Duration: June 6 – July 23, 2016

Public Critiques: Tuesday June 28, 7-9pm & Tuesday July 19, 7-9pm

Showcase: July 19 – 23, 2016, 3-7pm daily

Reception: Saturday July 23, 7-9pm


Lindsey Boss

Jason Lieder

Julia Kwon

Jonathan Talit

Cambridge, MA — We are very pleased to announce this year’s Artists in Residence, and to welcome them to the neighborhood. Each Summer, Gallery 263 offers local artists the opportunity to use 263 as their shared studio, to incubate ideas, fuel discussion, and produce new work. In this way, Gallery 263 offers the Boston and Cambridge community a stake in the process, not just the product, of art making, as they watch our residents’ ideas come to fruition over their residency.

In an effort to better immerse artists in the Residency, this year we have increased the length of the program from six weeks to seven. The artists will exhibit new work, both completed and in-progress, during week seven. Additionally, we will conduct two public critiques during the residency period.

Visitors are welcome to stop in to Gallery 263 and chat when the Artists in Residence are working throughout the Summer.

Resident Bios:

Lindsey Boss. “I graduated from Massachusetts College of Art in 2008 with a BFA in illustration, and have been making collages ever since.  I work as a sign artist for my day job, and in between that and living, create collages about my experiences.  I’ve participated in a few shows and am currently seeking more involvement with others; hoping to create things with more purpose.  My work is based mostly on my own tumultuous psychological journey, the extremes of human emotion, beauty in the ugly, the power of nature, and the inevitable truths of life.”

Jason Lieder. “Raised in rural Texas by abusive yet prominent Christian families, I was expected to be silent about negative matters, while at the same time championing the values that supported an environment of suffering. Choosing to no longer participate in this culture, through Dirt Lux I envision the darkness, cruelty, value, and vulnerability that I am made of and that I observe in our world. I choose not to deny my need to speak up and scream about the pain and beauty I see, feel, and create.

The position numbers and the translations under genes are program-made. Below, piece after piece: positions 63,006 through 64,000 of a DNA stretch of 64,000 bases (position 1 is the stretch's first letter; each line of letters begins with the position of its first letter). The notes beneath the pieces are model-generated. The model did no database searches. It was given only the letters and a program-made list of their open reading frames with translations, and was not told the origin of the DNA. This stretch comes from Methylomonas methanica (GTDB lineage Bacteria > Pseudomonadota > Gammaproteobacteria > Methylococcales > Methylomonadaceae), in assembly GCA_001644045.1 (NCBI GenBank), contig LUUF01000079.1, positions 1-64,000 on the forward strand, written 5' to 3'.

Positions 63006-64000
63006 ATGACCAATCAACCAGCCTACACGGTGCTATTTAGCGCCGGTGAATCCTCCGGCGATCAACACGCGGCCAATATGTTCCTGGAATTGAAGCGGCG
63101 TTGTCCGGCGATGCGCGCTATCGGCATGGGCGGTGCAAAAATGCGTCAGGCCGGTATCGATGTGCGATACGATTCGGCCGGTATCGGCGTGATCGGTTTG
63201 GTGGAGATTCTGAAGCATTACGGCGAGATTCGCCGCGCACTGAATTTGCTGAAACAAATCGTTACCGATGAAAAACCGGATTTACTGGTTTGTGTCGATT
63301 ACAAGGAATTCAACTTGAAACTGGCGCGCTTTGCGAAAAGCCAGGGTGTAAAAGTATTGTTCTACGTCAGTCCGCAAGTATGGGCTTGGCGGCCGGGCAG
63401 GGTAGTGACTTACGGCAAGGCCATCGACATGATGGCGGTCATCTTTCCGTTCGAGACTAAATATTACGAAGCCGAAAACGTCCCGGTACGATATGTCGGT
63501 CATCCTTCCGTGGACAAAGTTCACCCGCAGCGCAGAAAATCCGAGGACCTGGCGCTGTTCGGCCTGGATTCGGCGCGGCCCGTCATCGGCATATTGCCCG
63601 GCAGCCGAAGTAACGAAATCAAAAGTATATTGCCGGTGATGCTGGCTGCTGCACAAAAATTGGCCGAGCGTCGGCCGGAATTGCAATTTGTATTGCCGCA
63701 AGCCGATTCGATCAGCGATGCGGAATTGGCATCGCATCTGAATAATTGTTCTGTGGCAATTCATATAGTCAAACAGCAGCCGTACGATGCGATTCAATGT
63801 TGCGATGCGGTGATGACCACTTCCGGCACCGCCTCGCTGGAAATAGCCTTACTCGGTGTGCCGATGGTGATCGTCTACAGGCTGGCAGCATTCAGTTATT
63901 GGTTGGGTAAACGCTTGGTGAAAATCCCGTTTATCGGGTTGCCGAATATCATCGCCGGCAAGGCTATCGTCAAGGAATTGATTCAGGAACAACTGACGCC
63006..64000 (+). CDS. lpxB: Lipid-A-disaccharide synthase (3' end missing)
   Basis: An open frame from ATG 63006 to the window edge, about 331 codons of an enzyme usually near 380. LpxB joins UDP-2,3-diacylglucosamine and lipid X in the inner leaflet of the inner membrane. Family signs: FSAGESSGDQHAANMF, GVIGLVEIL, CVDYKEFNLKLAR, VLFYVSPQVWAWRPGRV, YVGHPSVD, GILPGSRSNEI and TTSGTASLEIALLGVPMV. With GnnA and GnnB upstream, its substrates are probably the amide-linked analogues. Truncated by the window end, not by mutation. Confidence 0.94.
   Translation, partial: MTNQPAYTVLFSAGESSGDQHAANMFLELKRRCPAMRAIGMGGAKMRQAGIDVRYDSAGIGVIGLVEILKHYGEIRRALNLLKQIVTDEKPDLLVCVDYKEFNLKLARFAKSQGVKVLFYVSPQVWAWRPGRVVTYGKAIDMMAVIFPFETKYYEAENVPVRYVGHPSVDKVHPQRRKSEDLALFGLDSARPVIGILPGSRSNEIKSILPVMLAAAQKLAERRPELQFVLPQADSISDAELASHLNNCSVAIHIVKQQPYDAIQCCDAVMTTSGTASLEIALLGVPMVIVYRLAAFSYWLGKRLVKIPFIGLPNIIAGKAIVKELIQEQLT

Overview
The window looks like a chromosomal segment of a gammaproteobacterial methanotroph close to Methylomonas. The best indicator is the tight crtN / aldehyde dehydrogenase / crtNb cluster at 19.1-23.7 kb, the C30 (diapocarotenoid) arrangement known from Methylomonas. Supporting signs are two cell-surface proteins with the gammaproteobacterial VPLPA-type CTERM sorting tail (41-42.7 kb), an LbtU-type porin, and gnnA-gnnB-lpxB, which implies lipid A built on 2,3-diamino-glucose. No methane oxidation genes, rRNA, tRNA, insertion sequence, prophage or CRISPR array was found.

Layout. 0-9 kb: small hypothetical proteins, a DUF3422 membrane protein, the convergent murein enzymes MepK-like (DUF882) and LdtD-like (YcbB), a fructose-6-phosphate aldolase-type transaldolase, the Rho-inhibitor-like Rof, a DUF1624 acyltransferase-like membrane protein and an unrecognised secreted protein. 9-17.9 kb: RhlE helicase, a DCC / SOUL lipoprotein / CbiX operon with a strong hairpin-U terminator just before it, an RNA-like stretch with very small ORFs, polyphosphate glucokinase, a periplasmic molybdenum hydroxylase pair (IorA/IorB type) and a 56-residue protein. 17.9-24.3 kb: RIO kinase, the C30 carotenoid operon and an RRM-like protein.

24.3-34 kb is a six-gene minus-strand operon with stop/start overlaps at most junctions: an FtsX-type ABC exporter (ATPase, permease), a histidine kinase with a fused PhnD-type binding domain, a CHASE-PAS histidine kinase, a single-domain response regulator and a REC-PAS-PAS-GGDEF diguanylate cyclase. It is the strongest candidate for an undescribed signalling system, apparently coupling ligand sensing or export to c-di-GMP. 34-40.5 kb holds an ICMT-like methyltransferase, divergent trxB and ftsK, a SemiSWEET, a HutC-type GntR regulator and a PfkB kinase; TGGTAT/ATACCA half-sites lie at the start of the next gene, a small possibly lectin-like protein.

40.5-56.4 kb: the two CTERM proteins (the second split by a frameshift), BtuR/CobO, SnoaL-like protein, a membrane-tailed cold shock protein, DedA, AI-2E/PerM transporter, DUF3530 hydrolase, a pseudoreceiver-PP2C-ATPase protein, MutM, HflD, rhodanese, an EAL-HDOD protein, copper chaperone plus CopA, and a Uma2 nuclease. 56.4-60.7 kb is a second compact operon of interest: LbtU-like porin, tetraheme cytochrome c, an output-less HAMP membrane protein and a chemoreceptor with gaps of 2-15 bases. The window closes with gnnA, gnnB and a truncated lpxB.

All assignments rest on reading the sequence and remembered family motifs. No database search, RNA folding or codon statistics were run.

The artistic path I’ve walked looks roughly like this. I quit participating in sports at 17 and began focusing my energy toward making art. Along with drawing and painting, I was sculpting in steel. My dad’s family own and operate a large scale steel fabrication business in Houston and I have always had a fascination with the powerfully dangerous tools and techniques used in metal work. I studied metalsmithing at Memphis College of Art in Tennessee and after graduating, I started work as a fine jeweler and jewelry designer. After a handful of positions with high end artists and jewelry companies, a personal business venture, and mental breakdown, I decided to put the jewelry tools down for a bit and give myself some time to heal. It was not long after halting jewelry production that I started painting in my Brighton basement the work that would eventually develop in Dirt Lux. I work now to see the value in my own art, sharing and collaborating with others that are interested. Plus lots of other stuff too.”

Jonathan Talit grew up in Florida and got his BFA at Boston University. His anthropomorphic sculptures are reminiscent of 1980’s “body horror” films but are also informed by Minimalist presentation, relational aesthetics, and pleasure principles. Working with materials like fired clay, apoxy, fake hair, spray foam, and melted candies, he combines these discrete sculptures with domestic objects like puppy pads, pizza boxes, and blankets. The result is an environment that’s convincingly lived-in, and investigates how our intangible impulses and desires manifest themselves in our physical and personal spaces. He currently lives in Somerville, MA and will be attending a residency at the Vermont Studio Center in the fall of 2016.

Julia Kwon constructs traditional Korean patchwork and invents textile by overloading patterns that are perceived as Korean to question the notion of “Koreanness” and “femininity.” By meticulously recreating the colorful patterns, she celebrates and cherishes her cultural background. However, through overburdening the textiles with “ethnic” patterns and treating human-scale figures like objects, she not only conveys her experience of being objectified and judged superficially, but also expose and undercut the very preconceptions others may have based on her gender and ethnicity. Kwon was born in Northern Virginia, and earned her B.A. in Studio Art at Georgetown University and M.F.A. at the School of the Museum of Fine Arts, Boston/Tufts University.